o $23.01 per hour more than dietitians without specialty certification
Certified Specialist in Sports Dietetics (CSSD)
o $52.88 per hour
o $8.01 per hour more than dietitians without specialty certification
Board Certified Specialist in Gerontological Nutrition (CSG)
o $47.41 per hour
o $2.54 per hour more than dietitians without specialty certification
Certified Diabetes Educator (CDE)
o $47.14 per hour.
o $2.27 per hour more than dietitians without specialty certification
Which Certification is Right for You?
It depends! The question is- what are your goals? Are you already working in an area that a certain credential makes sense as a good fit? Or maybe you’ve been working in a general practice for a long time and want to change directions. Or Maybe you a new dietitian trying to find your way.
If you find one of these credentials interesting, I’d recommend finding another dietitian with the same credential. Reach out to them via email, phone, or social media and ask if you can chat about their credential. Ask them how it has helped, what doors it has opened, and any other question you may have.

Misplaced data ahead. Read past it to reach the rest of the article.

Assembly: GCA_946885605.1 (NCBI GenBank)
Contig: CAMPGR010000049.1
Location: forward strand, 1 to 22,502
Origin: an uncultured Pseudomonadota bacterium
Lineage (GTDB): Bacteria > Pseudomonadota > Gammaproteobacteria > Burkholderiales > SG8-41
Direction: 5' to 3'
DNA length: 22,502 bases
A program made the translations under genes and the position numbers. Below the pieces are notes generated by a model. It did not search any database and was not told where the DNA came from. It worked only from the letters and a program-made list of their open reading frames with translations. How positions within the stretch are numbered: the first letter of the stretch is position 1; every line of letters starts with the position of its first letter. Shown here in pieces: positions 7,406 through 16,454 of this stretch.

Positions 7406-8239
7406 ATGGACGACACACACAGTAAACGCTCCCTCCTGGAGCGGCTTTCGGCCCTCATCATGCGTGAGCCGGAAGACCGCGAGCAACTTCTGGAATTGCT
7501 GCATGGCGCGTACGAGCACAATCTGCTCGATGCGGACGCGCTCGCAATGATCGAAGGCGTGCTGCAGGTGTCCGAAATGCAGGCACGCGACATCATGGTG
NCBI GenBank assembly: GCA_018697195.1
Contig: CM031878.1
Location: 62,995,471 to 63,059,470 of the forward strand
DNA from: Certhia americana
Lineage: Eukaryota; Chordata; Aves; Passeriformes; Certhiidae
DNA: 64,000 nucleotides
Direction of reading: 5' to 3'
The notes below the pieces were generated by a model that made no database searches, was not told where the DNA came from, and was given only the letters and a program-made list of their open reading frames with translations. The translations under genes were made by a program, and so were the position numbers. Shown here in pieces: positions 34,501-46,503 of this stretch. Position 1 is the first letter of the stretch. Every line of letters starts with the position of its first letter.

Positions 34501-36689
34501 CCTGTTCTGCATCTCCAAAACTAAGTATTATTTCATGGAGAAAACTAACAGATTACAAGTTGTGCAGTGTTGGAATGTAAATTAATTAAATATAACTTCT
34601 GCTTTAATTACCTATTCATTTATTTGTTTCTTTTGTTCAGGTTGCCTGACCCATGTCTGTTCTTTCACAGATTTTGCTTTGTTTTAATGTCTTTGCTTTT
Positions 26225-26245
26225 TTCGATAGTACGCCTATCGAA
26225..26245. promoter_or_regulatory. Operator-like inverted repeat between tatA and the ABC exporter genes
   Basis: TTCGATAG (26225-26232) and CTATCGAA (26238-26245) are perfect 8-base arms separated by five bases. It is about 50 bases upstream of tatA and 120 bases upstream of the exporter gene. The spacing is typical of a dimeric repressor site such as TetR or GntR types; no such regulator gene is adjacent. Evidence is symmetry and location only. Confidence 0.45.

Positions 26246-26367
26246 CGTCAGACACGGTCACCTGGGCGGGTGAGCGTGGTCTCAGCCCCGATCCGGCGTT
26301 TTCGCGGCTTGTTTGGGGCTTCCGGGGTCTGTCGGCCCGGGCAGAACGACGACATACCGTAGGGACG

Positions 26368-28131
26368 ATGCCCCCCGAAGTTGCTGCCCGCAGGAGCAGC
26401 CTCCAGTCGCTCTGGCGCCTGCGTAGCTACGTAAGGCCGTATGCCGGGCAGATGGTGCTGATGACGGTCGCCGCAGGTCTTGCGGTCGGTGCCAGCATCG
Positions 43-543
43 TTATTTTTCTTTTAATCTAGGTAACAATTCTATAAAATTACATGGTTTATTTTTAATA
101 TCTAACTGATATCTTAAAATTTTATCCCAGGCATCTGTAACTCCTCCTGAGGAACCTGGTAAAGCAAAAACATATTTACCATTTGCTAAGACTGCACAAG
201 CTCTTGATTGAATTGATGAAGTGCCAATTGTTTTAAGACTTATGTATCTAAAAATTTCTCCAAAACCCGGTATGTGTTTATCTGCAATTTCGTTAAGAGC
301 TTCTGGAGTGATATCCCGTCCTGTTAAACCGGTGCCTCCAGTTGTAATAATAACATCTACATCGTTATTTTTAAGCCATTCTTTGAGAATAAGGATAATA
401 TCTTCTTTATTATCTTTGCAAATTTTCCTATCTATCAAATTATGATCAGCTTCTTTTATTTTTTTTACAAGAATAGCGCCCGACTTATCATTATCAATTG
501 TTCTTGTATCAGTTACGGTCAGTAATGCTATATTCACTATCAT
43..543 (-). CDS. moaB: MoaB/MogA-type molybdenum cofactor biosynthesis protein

The most important thing to consider is whether or not the credential aligns with your career goal and passion. Figuring out the finances, how to get your hours, how to take the exam… all of that can come later. Lead with your heart when it comes to your professional development.
Reducing Test Anxiety
If you are considering getting a specialty certification, then an exam is likely in your future. And some of you have not taken a test in a very long time. Do not let the fear of test anxiety get in the way of achieving your goals.